First, preheat your oven to 350°F (175C/160C Fan) and prepare your chosen tins. For my bundt pans, I butter and flour these in preparation for cake and have usually had good luck with them not sticking. It is a messy process though to get into all of the cracks and crevices. You may prefer to opt for a non-stick cooking spray instead as this will be easier coverage. I'm a firm believer that nothing works as well as the classic butter/flour combo though!
For the mix, you will want to combine your dry ingredients in a medium bowl. This means your flour, baking powder, salt and cardamom. In a separate large bowl or the bowl of a stand mixer fitted with a paddle attachment, combine your butter and sugar. Beat this on low to medium speed until well combined, light and fluffy. Then add your eggs one at a time and your vanilla.
Once this is mixed, slowly add your flour, beating until incorporated. The batter at this stage will be fairly dry so it is important not to beat too quickly or this will go flying everywhere!
Next add your cream. When I added mine, the cream had become extremely thick from the reductions (like clotted cream if you're an afternoon tea fan). Mix until evenly combined.
Filling the Tins
Dependent on the size of your cake tins, you may want to use a piping bag. This will assist you in more evenly and cleanly distributing the batter, especially as this may be relatively firm. You can also use a plastic sandwich bag if you don't have a piping bag at hand. Just fill the bag and snip off a corner to use for piping.
Once you've filled your chosen cake tin(s), place this in the centre of the oven. Bake for about 30 to 45 minutes. The size of your tin will have a massive impact on the time this takes. If you are baking donuts, you can expect these to be ready in about 20 minutes. If baking a single large bundt, this could take up to an hour. For the mini bundts, I would suggest watching these from about the 20 minute mark. Once a skewer, inserted in the thickest part, comes out clean, these should be ready. Remove the pan from the oven and all to cool for a few minutes in the pan. Tip out to cool completely on a wire rack.
Once cooled, the bay leaf cake can be eaten as they are, glazed or covered in a layer of buttercream icing. For some of my donuts, I opted for a bit of vanilla buttercream, just because!
Bay Leaf Bundt Cake
Bay Infused Cream
- 1 cup heavy cream
- 10 bay leaves
Bay Bundt Cake
- 1¾ cup plain flour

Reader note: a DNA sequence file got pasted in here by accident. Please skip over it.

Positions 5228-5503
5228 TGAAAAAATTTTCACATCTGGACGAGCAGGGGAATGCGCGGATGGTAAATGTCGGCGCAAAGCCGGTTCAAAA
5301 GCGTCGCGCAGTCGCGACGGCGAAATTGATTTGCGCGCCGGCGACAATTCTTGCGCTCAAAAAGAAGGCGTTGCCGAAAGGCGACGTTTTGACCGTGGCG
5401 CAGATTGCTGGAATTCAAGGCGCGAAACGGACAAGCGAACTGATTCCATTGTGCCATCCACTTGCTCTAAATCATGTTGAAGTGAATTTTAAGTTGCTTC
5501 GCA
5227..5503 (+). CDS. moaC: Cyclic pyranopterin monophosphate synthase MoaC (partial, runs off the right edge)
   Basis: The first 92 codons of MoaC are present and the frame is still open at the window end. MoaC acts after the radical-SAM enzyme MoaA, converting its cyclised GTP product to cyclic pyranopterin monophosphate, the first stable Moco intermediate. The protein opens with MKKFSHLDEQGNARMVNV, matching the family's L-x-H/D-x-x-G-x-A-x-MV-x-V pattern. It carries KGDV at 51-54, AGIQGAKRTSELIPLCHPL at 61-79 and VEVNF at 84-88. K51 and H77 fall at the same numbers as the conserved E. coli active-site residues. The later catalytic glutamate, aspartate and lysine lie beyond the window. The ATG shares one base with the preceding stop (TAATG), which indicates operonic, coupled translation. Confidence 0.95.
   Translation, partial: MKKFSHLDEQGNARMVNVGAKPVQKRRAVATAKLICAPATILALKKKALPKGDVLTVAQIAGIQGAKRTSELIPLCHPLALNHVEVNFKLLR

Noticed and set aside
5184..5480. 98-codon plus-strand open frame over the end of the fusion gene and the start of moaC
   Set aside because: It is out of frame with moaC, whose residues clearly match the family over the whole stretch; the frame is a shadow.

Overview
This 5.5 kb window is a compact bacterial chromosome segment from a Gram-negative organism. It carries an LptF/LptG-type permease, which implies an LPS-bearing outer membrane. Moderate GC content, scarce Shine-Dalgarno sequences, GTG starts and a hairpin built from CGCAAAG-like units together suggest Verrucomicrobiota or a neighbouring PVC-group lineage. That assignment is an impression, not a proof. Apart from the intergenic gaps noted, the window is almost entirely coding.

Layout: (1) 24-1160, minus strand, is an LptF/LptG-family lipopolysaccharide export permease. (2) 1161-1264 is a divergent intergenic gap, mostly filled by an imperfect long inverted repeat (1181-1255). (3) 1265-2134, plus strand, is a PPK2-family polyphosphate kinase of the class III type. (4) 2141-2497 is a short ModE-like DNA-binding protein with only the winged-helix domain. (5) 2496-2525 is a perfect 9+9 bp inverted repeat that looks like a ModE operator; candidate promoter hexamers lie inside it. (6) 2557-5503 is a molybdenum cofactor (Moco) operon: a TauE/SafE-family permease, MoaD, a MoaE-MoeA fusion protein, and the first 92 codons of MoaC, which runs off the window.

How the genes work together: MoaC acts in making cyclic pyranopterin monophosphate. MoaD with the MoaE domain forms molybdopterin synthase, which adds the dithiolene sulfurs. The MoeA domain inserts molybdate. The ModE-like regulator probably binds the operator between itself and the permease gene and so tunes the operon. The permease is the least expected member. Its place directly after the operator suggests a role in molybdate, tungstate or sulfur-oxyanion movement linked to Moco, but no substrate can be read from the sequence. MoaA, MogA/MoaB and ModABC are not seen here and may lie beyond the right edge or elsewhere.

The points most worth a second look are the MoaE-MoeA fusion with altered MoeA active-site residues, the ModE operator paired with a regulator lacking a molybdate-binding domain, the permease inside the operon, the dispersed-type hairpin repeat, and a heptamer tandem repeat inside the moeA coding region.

- 1¼ teaspoon baking powder
- ¾ teaspoon salt
- ½ teaspoon ground cardamom
- 10 tablespoon unsalted butter, softened
- 1 cup white caster sugar
- 2 large eggs
- 1 teaspoon vanilla extract
- ½ cup bay cream (from the above bay cream reductions)
Bay Infused Cream Instructions
- Add your heavy cream to a medium saucepan over a low heat. Crumple your bay leaves a bit to help release the flavour and add these to the cream. Heat and infuse over a low heat stirring occasionally for about an hour. This will reduce about by half to a thick cream. Take off the heat and allow to cool.
Bay Bundt Cake Instructions
- Preheat the oven to 350°F (175C/160C Fan) and prepare your baking tin(s). I made this in mini bundt tins, but it would also work in a single large bundt.
- In a medium bowl, mix together flour, baking powder, salt and cardamom.
- In a large bowl, cream together butter and sugar until light and fluffy.
- Add eggs one at a time and vanilla, beating until well incorporated.
- Add the flour mixture slowly, beating until mixed. Then add the bay-infused cream, beating until well combined.
- Pour your mixture into your prepared tin. If you are using smaller tins or donut moulds, it will be easier to add the mixture first to a piping bag or plastic bag, snip the end and pipe around your mould until about ¾ full. If using a larger single tin, you can pour this in carefully and spread to evenly distribute. Place in the middle of the oven and bake for 30 to 45 minutes, until a skewer inserted at the thickest part of the cake comes out clean.
- Remove from the oven and cool for a few minutes in the tin before turning out onto a rack to cool completely.